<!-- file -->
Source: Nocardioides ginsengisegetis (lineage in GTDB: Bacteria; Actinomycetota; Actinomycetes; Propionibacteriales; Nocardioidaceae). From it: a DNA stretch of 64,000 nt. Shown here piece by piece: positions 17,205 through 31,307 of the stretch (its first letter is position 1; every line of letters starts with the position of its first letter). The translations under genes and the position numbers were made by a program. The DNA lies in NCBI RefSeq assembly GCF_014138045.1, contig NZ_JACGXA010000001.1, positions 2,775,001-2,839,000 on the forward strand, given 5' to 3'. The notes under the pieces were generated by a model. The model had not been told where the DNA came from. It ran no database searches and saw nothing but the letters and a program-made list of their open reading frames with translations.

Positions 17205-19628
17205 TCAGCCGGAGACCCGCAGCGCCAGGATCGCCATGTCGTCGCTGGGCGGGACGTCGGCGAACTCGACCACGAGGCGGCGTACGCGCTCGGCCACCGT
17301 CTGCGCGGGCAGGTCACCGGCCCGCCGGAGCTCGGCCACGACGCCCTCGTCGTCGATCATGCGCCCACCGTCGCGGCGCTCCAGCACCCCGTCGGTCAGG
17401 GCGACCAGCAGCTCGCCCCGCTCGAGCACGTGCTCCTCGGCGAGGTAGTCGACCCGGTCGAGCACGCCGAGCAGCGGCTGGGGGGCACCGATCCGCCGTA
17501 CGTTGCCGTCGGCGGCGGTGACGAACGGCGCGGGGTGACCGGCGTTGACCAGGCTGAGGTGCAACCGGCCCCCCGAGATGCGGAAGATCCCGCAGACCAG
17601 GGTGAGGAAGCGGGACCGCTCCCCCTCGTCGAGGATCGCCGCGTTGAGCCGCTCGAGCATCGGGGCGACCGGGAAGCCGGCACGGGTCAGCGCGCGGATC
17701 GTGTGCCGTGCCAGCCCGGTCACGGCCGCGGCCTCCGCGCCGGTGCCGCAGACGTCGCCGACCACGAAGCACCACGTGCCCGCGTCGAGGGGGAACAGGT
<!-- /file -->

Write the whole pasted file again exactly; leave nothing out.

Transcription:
Source: Nocardioides ginsengisegetis (lineage in GTDB: Bacteria; Actinomycetota; Actinomycetes; Propionibacteriales; Nocardioidaceae). From it: a DNA stretch of 64,000 nt. Shown here piece by piece: positions 17,205 through 31,307 of the stretch (its first letter is position 1; every line of letters starts with the position of its first letter). The translations under genes and the position numbers were made by a program. The DNA lies in NCBI RefSeq assembly GCF_014138045.1, contig NZ_JACGXA010000001.1, positions 2,775,001-2,839,000 on the forward strand, given 5' to 3'. The notes under the pieces were generated by a model. The model had not been told where the DNA came from. It ran no database searches and saw nothing but the letters and a program-made list of their open reading frames with translations.

Positions 17205-19628
17205 TCAGCCGGAGACCCGCAGCGCCAGGATCGCCATGTCGTCGCTGGGCGGGACGTCGGCGAACTCGACCACGAGGCGGCGTACGCGCTCGGCCACCGT
17301 CTGCGCGGGCAGGTCACCGGCCCGCCGGAGCTCGGCCACGACGCCCTCGTCGTCGATCATGCGCCCACCGTCGCGGCGCTCCAGCACCCCGTCGGTCAGG
17401 GCGACCAGCAGCTCGCCCCGCTCGAGCACGTGCTCCTCGGCGAGGTAGTCGACCCGGTCGAGCACGCCGAGCAGCGGCTGGGGGGCACCGATCCGCCGTA
17501 CGTTGCCGTCGGCGGCGGTGACGAACGGCGCGGGGTGACCGGCGTTGACCAGGCTGAGGTGCAACCGGCCCCCCGAGATGCGGAAGATCCCGCAGACCAG
17601 GGTGAGGAAGCGGGACCGCTCCCCCTCGTCGAGGATCGCCGCGTTGAGCCGCTCGAGCATCGGGGCGACCGGGAAGCCGGCACGGGTCAGCGCGCGGATC
17701 GTGTGCCGTGCCAGCCCGGTCACGGCCGCGGCCTCCGCGCCGGTGCCGCAGACGTCGCCGACCACGAAGCACCACGTGCCCGCGTCGAGGGGGAACAGGT